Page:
Viewers then see McCoy in the courtroom — for one last dance.

“I thought they did a beautiful job,” Waterston tells of McCoy’s last episode. “The last things that we shot were in the courtroom, and they gave McCoy another tour around the courtroom, which was a wonderful thing which was done because that’s huge fun.”

Once in the courtroom, McCoy presses Payne on the stand, using his hard-hitting tactics to get Payne to reveal the information his team needs to convince the jury of Kelton’s guilt. All the while, McCoy understands that by stepping in to prosecute Payne himself, he’s putting his job on the line in order for justice to prevail.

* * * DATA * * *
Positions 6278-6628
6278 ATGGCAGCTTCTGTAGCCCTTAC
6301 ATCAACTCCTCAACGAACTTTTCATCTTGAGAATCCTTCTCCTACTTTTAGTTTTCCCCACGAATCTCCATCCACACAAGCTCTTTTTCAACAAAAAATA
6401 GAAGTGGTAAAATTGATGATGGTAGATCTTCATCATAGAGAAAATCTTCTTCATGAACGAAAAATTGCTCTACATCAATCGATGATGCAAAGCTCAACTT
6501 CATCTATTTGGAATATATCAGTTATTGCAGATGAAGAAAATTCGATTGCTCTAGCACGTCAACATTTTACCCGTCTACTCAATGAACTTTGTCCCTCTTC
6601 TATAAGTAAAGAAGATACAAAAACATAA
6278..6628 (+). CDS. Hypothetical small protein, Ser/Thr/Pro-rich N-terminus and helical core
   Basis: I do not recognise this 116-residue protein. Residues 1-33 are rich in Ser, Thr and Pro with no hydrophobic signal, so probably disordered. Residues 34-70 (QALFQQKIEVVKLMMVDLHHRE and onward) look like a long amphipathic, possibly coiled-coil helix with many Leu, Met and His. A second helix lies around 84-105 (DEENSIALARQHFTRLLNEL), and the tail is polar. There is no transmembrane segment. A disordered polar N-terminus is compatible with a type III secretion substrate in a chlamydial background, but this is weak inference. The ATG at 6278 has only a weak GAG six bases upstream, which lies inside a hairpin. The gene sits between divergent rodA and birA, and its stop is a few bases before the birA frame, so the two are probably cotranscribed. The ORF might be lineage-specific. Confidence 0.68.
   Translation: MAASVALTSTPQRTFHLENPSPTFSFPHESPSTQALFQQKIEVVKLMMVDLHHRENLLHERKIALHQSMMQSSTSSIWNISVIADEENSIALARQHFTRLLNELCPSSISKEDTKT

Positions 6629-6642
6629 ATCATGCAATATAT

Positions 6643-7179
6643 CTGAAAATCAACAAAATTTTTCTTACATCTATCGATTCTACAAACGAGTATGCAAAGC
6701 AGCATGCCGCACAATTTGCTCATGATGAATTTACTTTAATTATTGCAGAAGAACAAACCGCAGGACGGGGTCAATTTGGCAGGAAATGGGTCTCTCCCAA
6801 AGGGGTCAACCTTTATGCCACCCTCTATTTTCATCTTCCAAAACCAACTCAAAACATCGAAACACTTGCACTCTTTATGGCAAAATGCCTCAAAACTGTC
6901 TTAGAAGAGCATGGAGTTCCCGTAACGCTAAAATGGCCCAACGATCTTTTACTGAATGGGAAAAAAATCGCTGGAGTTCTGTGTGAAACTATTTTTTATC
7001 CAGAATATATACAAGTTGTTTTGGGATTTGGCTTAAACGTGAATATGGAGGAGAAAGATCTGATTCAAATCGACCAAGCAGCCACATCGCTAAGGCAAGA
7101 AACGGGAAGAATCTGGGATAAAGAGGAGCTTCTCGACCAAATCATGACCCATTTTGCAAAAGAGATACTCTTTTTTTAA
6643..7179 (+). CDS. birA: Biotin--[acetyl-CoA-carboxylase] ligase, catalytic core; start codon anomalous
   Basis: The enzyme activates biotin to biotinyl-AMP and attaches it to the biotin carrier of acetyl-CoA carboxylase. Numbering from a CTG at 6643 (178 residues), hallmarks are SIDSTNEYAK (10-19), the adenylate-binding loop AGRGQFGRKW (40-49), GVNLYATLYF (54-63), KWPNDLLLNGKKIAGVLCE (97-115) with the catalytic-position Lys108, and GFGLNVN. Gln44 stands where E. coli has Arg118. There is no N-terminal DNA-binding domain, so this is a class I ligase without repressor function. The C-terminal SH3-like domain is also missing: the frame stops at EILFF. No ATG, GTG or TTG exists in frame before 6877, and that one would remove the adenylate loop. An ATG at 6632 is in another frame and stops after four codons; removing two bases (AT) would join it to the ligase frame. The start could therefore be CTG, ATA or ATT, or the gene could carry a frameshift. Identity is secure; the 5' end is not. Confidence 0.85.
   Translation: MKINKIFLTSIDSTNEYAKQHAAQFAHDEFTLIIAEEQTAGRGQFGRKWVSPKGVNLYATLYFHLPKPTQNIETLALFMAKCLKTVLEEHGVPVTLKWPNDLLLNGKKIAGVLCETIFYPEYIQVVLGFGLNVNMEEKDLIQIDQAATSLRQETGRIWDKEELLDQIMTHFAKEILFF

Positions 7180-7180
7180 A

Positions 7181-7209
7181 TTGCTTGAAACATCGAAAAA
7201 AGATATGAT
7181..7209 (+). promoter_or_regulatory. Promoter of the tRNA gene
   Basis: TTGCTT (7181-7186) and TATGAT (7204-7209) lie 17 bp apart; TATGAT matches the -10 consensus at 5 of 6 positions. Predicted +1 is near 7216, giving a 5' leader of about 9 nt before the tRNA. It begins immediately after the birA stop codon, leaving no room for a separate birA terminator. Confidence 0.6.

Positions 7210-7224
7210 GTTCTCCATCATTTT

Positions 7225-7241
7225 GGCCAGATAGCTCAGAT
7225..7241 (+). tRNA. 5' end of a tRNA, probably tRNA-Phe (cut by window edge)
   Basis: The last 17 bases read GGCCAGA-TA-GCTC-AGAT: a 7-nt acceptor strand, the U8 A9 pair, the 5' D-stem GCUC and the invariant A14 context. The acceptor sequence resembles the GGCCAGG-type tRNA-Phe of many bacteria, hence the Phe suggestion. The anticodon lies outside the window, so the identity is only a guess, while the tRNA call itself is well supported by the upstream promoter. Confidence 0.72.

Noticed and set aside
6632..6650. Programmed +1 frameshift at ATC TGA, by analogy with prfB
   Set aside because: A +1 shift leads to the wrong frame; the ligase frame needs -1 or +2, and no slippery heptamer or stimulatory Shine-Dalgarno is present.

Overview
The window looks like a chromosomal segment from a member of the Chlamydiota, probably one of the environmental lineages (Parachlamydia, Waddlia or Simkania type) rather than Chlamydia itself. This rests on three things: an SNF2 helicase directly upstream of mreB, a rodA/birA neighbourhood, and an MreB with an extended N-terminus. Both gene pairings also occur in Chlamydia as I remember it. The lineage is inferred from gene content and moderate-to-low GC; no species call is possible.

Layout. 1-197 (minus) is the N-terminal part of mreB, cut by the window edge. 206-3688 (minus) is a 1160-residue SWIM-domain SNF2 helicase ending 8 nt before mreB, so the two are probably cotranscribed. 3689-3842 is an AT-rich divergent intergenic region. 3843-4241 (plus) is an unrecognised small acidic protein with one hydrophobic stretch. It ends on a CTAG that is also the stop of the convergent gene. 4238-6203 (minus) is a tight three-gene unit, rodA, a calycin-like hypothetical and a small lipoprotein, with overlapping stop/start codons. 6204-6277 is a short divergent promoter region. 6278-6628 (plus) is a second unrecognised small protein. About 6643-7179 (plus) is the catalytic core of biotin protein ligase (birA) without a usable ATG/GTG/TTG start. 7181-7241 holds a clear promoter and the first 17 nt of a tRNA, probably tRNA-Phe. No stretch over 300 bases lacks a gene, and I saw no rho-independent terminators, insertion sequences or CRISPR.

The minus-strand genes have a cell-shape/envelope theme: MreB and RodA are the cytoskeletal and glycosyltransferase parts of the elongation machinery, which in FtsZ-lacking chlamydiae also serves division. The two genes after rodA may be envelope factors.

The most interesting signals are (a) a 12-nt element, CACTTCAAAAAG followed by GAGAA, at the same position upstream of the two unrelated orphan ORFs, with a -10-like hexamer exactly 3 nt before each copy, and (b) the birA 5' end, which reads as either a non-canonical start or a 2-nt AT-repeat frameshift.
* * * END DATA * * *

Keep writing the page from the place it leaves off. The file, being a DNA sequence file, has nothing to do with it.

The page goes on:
McCoy gives a speech directly to the jury, during which he says, “When I was elected district attorney, I gave a pledge to the citizens of New York to act fairly and ethically, without bias or favor — to always act with integrity. During my time as district attorney, I’ve tried my best to uphold that sacred oath in the pursuit of justice, and now, members of the jury, it’s your turn to act fairly and ethically without bias or favor.”

Law & Order - Season 23
McCoy during his final run in the courtroom.NBC

The jury ends up finding Kelton guilty of murder in the second degree. McCoy turns back to stare down the mayor after the news. He walks out and shares a smile with Price on his way out of the courtroom one last time.

Waterston says shooting in the courtroom is “like a play within a play.”